In the fourth quarter: RAZOR RAMON TAKING OVER. Sessions showed some flashes early when he made a nice hockey assist off a drive-and-kick and had a couple of easy finishes at the bucket, but he was still driving recklessly and made one of his signature blocked drives that turn into a fastbreak opportunity.

Then, in the fourth, Ramon Sessions the point guard showed up. First he drove to the basket and found Boobie open beyond the arc for a three that cut the lead to two. On the next possession, he went baseline, kept his dribble, and found Boobie for another three that cut it to one. On the next possession, he got a rebound and pushed the break, which scrambled up the Nets defense and left Jawad Williams wide open for a transition three that gave the Cavs the lead. Then he hit a floater to put the Cavs up one.

Later on, he drove for a layup, found Hickson along the baseline for a dunk, hit a beautiful pull-up jumper, and found Jamison in the corner for a huge three. Again, Ramon did all of this in ONE QUARTER. After an incredible, clock-saving, contested, rainbow three by Anthony Parker, the game was all but over. The Cavs are 4-3 and 3-1 on the road. Jamison is back and making shots. Ramon Sessions might pan out after all. The bigs are looking like they can run this offense. It’s a good day.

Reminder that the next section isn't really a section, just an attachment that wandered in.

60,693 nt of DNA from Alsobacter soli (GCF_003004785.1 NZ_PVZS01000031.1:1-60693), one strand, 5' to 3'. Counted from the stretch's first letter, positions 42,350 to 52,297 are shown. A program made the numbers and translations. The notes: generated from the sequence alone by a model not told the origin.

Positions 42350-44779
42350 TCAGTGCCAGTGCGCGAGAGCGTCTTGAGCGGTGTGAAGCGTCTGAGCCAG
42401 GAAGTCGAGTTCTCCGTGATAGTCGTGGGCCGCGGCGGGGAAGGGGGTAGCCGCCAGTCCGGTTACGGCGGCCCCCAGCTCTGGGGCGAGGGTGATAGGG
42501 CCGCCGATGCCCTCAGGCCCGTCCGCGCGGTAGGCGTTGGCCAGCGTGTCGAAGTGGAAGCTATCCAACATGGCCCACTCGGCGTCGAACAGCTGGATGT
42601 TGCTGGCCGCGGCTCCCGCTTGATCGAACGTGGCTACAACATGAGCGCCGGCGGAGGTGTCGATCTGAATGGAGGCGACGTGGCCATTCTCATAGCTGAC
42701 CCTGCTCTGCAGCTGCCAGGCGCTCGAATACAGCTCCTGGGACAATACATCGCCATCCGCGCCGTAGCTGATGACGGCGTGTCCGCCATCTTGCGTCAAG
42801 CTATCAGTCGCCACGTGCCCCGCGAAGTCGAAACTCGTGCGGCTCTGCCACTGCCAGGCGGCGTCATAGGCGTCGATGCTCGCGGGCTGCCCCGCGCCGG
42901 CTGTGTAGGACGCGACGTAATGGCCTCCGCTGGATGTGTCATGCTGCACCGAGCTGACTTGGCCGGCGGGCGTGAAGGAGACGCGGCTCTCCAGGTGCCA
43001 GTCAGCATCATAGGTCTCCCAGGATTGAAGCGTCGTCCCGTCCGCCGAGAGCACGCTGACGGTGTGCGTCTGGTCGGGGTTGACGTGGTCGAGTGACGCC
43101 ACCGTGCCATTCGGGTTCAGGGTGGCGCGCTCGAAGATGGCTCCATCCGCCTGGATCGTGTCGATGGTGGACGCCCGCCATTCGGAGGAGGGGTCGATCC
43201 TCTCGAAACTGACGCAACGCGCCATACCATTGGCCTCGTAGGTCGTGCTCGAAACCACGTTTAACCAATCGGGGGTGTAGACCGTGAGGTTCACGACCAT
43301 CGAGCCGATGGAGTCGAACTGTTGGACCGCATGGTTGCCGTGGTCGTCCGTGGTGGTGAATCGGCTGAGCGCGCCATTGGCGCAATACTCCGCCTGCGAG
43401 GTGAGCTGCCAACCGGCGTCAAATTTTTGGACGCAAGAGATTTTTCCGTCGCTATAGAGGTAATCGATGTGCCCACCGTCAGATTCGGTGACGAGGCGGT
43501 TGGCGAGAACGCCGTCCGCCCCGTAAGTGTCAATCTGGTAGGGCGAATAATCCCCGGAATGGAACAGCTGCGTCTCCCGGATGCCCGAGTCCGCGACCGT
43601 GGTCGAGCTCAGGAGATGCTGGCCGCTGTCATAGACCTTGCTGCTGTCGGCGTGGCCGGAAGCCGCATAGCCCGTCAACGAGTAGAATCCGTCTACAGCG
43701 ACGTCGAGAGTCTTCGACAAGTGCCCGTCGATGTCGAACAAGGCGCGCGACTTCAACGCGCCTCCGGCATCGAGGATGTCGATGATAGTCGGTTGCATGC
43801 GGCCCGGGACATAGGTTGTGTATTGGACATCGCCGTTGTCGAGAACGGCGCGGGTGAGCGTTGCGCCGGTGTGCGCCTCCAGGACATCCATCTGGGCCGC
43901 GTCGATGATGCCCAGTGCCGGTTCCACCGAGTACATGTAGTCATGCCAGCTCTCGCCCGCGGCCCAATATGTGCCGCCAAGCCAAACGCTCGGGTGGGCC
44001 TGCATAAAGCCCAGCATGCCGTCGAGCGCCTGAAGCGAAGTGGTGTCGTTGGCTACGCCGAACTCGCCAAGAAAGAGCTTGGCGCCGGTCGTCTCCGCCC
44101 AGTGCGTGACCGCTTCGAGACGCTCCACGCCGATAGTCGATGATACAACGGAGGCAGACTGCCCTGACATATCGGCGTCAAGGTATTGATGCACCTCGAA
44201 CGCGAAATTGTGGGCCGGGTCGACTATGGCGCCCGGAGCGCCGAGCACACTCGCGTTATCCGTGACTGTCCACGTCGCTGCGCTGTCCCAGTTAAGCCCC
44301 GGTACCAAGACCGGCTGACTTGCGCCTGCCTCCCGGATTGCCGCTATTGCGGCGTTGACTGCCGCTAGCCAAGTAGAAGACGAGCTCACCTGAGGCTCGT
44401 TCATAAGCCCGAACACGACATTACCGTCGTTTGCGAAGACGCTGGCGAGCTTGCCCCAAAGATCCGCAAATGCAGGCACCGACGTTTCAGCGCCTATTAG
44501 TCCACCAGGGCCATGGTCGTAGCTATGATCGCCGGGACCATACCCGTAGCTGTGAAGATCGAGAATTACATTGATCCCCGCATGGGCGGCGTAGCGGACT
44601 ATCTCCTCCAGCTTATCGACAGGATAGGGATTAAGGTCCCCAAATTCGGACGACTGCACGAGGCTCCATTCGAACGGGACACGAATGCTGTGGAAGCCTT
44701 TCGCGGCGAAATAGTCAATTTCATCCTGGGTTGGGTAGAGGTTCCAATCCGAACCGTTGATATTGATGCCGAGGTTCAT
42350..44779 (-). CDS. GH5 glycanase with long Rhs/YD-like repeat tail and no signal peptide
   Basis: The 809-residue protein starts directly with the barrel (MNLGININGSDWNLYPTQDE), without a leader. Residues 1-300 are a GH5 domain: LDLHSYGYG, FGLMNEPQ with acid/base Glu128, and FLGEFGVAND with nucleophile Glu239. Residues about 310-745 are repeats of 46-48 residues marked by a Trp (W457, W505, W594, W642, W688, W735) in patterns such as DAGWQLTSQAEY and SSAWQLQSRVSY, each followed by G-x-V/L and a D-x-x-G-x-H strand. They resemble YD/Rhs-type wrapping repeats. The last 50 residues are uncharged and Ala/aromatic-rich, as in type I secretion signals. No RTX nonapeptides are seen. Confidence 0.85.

This defense can work, and it’s because of Anderson Varejao. So many people underestimate him as a post defender because of his frame, but he’s got wiry strength, he’s long, and he’s always putting pressure on his man and staying so tight on him that he doesn’t have time to set up his moves. When the offensive big does try to create space, Varejao is usually sitting on the shoulder he wants to turn to and waiting to draw the charge. On a related note, Brook Lopez went 6-18 from the floor and drew all of four free throws on Tuesday night.